No, I haven’t quit writing. I’ve just been reading more. Or something.
This is not a hat-tip to this particular post, but rather for the site as a whole. As Robert Lipsyte has moved further away from being an actual ombudsman, and more of an industry-explainer, Jonathan Weiler’s site has become my go-to spot to read objective analyses about the Worldwide Leader. This post serves as a great example of the type of work Weiler does: close looks at three unrelated moments on the network, and what it says about the values of the company, and the work they are trying to produce. Weiler himself is an excellent writer, who packages powerful conclusions based upon ample amounts of evidence and keen observations. This has long been one of my favorite blogs, and it is my hope that others begin to read Weiler’s work on a regular basis.
The King Speaks Loud and Clear
The New York Times
Last season, while LeBron James was playing in his fourth-straight NBA Finals as a member of the Miami Heat, I wrote that we needed a new language to describe the efforts of the “great men” of the NBA, in particular, stars like LeBron. In the post, I decried the all-or-nothing analysis that goes along with players like James, where they are described in superlative terms, without much room for nuance. This article, written by the great Harvey Araton, is an example of that new language, which aims to provide a full picture, rather than just a hot take. Araton focuses on the place of LeBron in the modern NBA, in relation to the highly-marketable stars who preceded him. Araton argues that LeBron occupies a unique space in the pantheon of stars because of his ability to be the “guiding voice” of the franchise, both on and off the court. In Araton’s view, this power extends to personnel, and has political and economic implications. “In addition to organizational power Jordan apparently never wielded in Chicago, James has figured out something Jordan never did or was inclined to do,” writes Araton, “his corporate underwriters need him at least as much as he needs them, liberating James to weigh in on real-world issues, especially those impacting the African-American community.” Araton illustrates this with primary sources — including an enlightening phone interview with Jerry Krause, who was the general manager for the dynastic Chicago Bulls — as well as informed secondary takes, based upon many years of watching the sport. I certainly enjoyed this piece, and was encouraged by the careful calculations of Araton as he looked at one of the more compelling stars whose ever played the game.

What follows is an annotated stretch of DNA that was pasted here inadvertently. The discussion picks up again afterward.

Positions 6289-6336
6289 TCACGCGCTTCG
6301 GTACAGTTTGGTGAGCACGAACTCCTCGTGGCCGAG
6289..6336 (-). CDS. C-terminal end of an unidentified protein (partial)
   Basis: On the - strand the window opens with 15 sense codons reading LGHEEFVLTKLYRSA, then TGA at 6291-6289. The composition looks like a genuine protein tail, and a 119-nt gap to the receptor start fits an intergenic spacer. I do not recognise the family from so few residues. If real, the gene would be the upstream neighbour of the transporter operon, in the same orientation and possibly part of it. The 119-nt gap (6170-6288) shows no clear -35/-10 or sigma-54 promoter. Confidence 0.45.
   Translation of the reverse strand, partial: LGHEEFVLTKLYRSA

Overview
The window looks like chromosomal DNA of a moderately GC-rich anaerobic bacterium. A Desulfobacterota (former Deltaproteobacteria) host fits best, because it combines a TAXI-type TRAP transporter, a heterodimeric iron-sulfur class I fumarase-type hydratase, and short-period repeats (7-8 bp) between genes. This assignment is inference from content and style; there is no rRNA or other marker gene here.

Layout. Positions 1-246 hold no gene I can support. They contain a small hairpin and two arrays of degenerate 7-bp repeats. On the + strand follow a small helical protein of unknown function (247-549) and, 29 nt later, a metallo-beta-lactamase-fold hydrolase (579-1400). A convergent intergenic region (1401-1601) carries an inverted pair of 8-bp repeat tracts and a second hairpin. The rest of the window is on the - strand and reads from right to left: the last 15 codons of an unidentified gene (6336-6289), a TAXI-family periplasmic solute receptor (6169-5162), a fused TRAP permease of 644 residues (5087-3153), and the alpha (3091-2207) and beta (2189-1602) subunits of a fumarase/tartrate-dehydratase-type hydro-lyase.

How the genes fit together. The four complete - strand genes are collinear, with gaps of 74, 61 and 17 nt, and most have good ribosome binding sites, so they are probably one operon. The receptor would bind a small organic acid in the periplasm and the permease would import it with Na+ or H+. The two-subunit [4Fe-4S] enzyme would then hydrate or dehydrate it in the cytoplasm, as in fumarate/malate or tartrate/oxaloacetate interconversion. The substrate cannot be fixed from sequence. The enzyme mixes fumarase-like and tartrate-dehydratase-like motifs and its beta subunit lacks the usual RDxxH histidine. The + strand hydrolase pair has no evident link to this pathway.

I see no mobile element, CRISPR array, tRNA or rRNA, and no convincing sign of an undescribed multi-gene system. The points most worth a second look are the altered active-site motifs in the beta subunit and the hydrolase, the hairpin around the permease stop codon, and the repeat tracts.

Embrace the Dark Side: How the Rockets became the New Bad Boys
Jason “netw3rk” Concepcion
The assertion is compelling enough: “The Rockets are just the latest example of the tension between aesthetic idealism and winning. They are this era’s version of the Bad Boys — the Stat Boys — only with a center who has been called a pussy twice in a month by All-NBA-level players.” However, the explanation of this assertion, written deftly by Jason Concepcion, is the real treat of this piece. Already a skilled wordsmith and humorist, Concepcion also is an accomplished historian of sport. Referencing both the Bad Boy Pistons of the 1980s and 1990s, as well as Inter Milan of the late 1950s, is an excellent choice, as it allows the Rockets to be seen in a new light, and illustrates his main point: that the balance between aesthetics and winning is a difficult one to maintain. Concepcion’s Twitter game makes him a star, but his abilities as a writer, historian, and funny-ass dude cements him as a franchise player.